• A Good Way to Die: Alan, who earlier had indicated he was somewhat suicidal, demands this of Duke, and gets it. Gabrielle gets his $5000 insurance.
  • Heroic Sacrifice: Alan is not remotely interested in stopping Duke, he just wants Duke to kill him so he can rescue Gabrielle from a life spent tending a tiny little diner with her bitter old grandpa.
  • Hidden Depths: Mrs. Chisholm, who seems like The Drag-Along before she tells Gabrielle exactly what's been on her mind for the last twenty years.
  • Jerk with a Heart of Gold: Duke, to the surprise of everyone except Alan, who pegs him the second he walks in the door.
  • Jerk With A Heart Of Jerk: Mr. Chisholm, rather hilariously with his final scene. At the moment of crisis during the shootout, he turns to his wife and tells her that if he doesn't survive—she should call his attorney.
  • Love Makes You Stupid: Arguably for both leads, but definitely for Mantee. The only reason he runs any risk of being caught whatsoever is because he's in love. Also for Boze, who tries to take on the gangsters out of love for Gabby.
  • Love Realization: Alan has a pretty great one, having already decided to die for her before he realizes he's in love with Gabby. The look on his face when it's pointed out to him is absolutely great, and his response is a simple "Yes, I suppose I am. And not unreasonably."
  • Missing Mom: Gabrielle's mother is a French woman that her father met during World War I. After a couple of years in the Arizona desert she decided she hated it and went back to France, but has kept in touch by letters.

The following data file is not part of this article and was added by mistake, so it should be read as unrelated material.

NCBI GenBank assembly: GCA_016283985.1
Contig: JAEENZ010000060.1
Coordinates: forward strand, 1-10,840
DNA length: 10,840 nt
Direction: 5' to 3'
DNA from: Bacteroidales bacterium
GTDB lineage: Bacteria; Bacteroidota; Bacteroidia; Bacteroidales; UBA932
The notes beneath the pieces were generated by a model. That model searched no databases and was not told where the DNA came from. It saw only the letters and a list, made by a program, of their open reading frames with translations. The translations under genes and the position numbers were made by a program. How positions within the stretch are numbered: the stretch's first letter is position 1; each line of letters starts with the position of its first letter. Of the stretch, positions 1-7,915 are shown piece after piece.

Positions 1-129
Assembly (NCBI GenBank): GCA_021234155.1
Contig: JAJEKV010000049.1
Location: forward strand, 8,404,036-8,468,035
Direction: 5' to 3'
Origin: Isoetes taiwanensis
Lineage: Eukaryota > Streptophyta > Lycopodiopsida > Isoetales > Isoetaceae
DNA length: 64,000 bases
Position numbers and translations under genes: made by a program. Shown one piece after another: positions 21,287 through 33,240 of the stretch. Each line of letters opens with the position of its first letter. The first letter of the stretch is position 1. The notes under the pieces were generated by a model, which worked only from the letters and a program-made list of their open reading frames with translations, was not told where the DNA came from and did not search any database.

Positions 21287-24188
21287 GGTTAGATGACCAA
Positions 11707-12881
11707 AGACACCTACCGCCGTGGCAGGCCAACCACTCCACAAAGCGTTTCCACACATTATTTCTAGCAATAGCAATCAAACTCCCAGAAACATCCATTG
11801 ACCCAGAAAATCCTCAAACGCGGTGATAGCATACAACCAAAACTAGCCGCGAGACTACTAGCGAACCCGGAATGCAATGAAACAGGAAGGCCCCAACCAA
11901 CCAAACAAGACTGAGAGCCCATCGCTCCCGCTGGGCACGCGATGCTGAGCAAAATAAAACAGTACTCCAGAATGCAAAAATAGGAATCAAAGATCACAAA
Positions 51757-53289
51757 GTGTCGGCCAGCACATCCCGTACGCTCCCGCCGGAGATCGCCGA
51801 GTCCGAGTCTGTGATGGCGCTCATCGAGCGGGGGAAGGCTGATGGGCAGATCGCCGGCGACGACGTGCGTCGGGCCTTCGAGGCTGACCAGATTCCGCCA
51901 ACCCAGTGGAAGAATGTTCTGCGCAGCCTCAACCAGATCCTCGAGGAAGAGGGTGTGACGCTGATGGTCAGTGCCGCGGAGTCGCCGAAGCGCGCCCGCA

• Monster Fangirl: A very rare male example in Gabrielle's grandpa, who likes to talk about how Billy the Kid once took a shot at him, and is thrilled to death to have notorious criminal Duke Mantee in his presnece.
    "It certainly does feel great to have a real killer around here again."
  • Nice Guy: Alan. Gabrielle is a female version of this trope.
  • No, Mr. Bond, I Expect You to Dine: Duke spends a decent chunk of the movie drinking with his hostages. Of course he doesn't really need to kill them, as he's simply waiting to make a rendezvous with his girlfriend.
  • The Place: Petrified Forest National Park in Arizona.
  • See You in Hell: Duke says "See you real soon," to Alan right after shooting him, clearly expecting to be gunned down in his escape attempt. It's ultimately ambiguous whether Duke was caught or killed, but if he was caught he'd be hanged anyway, so it works regardless.
  • Sympathy for the Devil: Both Alan and Mrs. Chisholm have this for Duke, in Alan's case more or less instantly.
  • Token Minority: Slim (for Duke Mantee's gang) and Joseph, as well as the Mexican cook for the diner.
  • The Tramp: Alan is wandering aimlessly around America, hitchhiking. He doesn't have a dime to his name.
  • Villain Protagonist: Kinda. Alan is definitely the protagonist, but since his goals and Duke's are in no way mutually exclusive, both end up filling a protagonist role with no true onscreen antagonist.
  • Wide-Eyed Idealist: Gabrielle.
  • Worth Living For: Inverted. Alan finds something worth dying for. So does Duke. Both start the hostage situation hoping to survive, but by the end both go somewhat cheerfully to their deaths.
  • You All Meet in an Inn: Everyone is brought together at the gas station and diner.